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A Century of Capital Structure: The Leveraging of Corporate America

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  • John Graham
  • Mark T. Leary
  • Michael R. Roberts

Abstract

Unregulated U.S. corporations dramatically increased their debt usage over the past century. Aggregate leverage – low and stable before 1945 – more than tripled between 1945 and 1970 from 11% to 35%, eventually reaching 47% by the early 1990s. The median firm in 1946 had no debt, but by 1970 had a leverage ratio of 31%. This increase occurred in all unregulated industries and affected firms of all sizes. Changing firm characteristics are unable to account for this increase. Rather, changes in government borrowing, macroeconomic uncertainty, and financial sector development play a more prominent role. Despite this increase among unregulated firms, a combination of stable debt usage among regulated firms and a decrease in the fraction of aggregate assets held by regulated firms over this period resulted in a relatively stable economy-wide leverage ratio during the 20th century.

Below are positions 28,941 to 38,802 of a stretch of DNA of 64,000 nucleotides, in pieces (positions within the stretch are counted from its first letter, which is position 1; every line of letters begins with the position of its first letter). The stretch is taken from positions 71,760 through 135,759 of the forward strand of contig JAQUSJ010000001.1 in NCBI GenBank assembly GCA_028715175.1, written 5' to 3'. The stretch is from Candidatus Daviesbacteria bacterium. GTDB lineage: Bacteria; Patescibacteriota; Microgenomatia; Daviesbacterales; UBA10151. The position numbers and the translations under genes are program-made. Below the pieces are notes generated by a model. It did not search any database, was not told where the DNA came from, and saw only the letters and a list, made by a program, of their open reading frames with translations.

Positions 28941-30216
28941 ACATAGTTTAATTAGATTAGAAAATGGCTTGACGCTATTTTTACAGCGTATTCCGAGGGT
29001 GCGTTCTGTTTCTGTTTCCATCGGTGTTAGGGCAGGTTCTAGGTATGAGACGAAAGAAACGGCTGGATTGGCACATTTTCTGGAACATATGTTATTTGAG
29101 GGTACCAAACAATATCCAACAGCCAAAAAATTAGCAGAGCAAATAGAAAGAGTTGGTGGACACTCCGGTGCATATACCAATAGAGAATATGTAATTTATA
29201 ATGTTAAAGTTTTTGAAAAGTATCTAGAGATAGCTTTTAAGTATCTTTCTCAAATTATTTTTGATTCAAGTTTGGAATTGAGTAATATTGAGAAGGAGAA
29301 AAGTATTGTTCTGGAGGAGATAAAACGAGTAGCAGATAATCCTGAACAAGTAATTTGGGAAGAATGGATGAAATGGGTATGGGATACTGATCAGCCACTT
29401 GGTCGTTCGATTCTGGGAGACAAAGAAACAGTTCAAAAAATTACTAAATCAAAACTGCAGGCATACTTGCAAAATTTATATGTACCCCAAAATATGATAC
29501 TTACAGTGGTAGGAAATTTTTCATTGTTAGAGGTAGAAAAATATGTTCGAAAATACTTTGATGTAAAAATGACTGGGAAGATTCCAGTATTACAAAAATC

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Paper provided by National Bureau of Economic Research, Inc in its series NBER Working Papers with number 19910.

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Date of creation: Feb 2014
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Publication status: Forthcoming: A Century of Capital Structure: The Leveraging of Corporate America , John R. Graham, Mark T. Leary, Michael R. Roberts. in Understanding the Capital Structures of Non-Financial and Financial Corporations , Acharya, Almeida, and Baker. 2014
Handle: RePEc:nbr:nberwo:19910

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Cited by:
  1. Francis A. Longstaff & Ilya A. Strebulaev, 2014. "Corporate Taxes and Capital Structure: A Long-Term Historical Perspective," NBER Working Papers 20372, National Bureau of Economic Research, Inc.

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